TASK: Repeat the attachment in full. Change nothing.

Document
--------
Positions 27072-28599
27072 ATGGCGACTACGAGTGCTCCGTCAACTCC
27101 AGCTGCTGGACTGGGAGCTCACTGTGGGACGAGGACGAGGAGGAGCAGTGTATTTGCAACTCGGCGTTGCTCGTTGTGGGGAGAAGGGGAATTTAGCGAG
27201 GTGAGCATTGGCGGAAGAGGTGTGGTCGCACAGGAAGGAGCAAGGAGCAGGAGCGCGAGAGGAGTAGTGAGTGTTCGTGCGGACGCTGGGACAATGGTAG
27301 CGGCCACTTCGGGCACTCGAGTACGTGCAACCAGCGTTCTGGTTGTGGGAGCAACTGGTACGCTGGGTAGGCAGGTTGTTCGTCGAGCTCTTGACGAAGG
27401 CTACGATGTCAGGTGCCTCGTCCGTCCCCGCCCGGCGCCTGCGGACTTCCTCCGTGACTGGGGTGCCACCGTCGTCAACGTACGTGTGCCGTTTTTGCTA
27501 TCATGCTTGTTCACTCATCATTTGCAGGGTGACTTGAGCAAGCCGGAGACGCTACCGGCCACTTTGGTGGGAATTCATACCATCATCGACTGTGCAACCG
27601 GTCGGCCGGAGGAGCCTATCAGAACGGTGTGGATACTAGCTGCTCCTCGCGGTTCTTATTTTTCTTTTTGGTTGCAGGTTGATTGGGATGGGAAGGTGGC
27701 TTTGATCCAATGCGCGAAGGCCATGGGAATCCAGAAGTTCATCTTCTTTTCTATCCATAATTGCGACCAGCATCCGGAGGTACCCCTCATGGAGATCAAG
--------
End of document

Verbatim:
Positions 27072-28599
27072 ATGGCGACTACGAGTGCTCCGTCAACTCC
27101 AGCTGCTGGACTGGGAGCTCACTGTGGGACGAGGACGAGGAGGAGCAGTGTATTTGCAACTCGGCGTTGCTCGTTGTGGGGAGAAGGGGAATTTAGCGAG
27201 GTGAGCATTGGCGGAAGAGGTGTGGTCGCACAGGAAGGAGCAAGGAGCAGGAGCGCGAGAGGAGTAGTGAGTGTTCGTGCGGACGCTGGGACAATGGTAG
27301 CGGCCACTTCGGGCACTCGAGTACGTGCAACCAGCGTTCTGGTTGTGGGAGCAACTGGTACGCTGGGTAGGCAGGTTGTTCGTCGAGCTCTTGACGAAGG
27401 CTACGATGTCAGGTGCCTCGTCCGTCCCCGCCCGGCGCCTGCGGACTTCCTCCGTGACTGGGGTGCCACCGTCGTCAACGTACGTGTGCCGTTTTTGCTA
27501 TCATGCTTGTTCACTCATCATTTGCAGGGTGACTTGAGCAAGCCGGAGACGCTACCGGCCACTTTGGTGGGAATTCATACCATCATCGACTGTGCAACCG
27601 GTCGGCCGGAGGAGCCTATCAGAACGGTGTGGATACTAGCTGCTCCTCGCGGTTCTTATTTTTCTTTTTGGTTGCAGGTTGATTGGGATGGGAAGGTGGC
27701 TTTGATCCAATGCGCGAAGGCCATGGGAATCCAGAAGTTCATCTTCTTTTCTATCCATAATTGCGACCAGCATCCGGAGGTACCCCTCATGGAGATCAAG